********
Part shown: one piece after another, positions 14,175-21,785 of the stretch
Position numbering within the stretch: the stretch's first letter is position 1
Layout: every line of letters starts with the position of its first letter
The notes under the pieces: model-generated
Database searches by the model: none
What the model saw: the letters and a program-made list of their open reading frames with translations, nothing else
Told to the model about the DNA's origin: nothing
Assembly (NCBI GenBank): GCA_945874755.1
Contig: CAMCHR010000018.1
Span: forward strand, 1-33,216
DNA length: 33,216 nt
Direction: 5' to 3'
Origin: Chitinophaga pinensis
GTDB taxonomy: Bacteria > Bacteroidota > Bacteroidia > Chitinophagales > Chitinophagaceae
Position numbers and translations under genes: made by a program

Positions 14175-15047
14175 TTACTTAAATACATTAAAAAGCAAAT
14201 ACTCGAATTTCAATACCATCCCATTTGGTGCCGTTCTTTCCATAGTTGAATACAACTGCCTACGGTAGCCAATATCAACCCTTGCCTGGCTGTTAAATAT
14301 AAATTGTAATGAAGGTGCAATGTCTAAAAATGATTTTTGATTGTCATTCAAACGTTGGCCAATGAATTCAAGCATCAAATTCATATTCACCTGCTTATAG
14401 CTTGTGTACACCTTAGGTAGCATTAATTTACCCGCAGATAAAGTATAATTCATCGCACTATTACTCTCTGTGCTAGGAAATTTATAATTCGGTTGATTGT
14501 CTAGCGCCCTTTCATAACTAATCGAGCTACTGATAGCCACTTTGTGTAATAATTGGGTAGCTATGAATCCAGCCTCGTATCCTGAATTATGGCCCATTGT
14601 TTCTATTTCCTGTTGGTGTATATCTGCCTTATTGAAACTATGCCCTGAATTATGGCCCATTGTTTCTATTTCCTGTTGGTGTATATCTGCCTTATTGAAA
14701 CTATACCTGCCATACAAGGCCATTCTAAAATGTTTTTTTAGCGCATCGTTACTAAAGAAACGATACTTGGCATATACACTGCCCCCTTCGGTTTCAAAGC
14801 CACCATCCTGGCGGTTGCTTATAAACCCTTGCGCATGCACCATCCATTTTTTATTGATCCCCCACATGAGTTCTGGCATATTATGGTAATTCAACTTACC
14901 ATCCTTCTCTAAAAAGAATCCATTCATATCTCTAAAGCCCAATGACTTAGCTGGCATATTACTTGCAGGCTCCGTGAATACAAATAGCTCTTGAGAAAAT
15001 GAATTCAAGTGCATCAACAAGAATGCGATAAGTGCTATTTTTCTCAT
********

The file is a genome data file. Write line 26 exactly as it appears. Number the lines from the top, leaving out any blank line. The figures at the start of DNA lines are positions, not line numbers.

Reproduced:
15001 GAATTCAAGTGCATCAACAAGAATGCGATAAGTGCTATTTTTCTCAT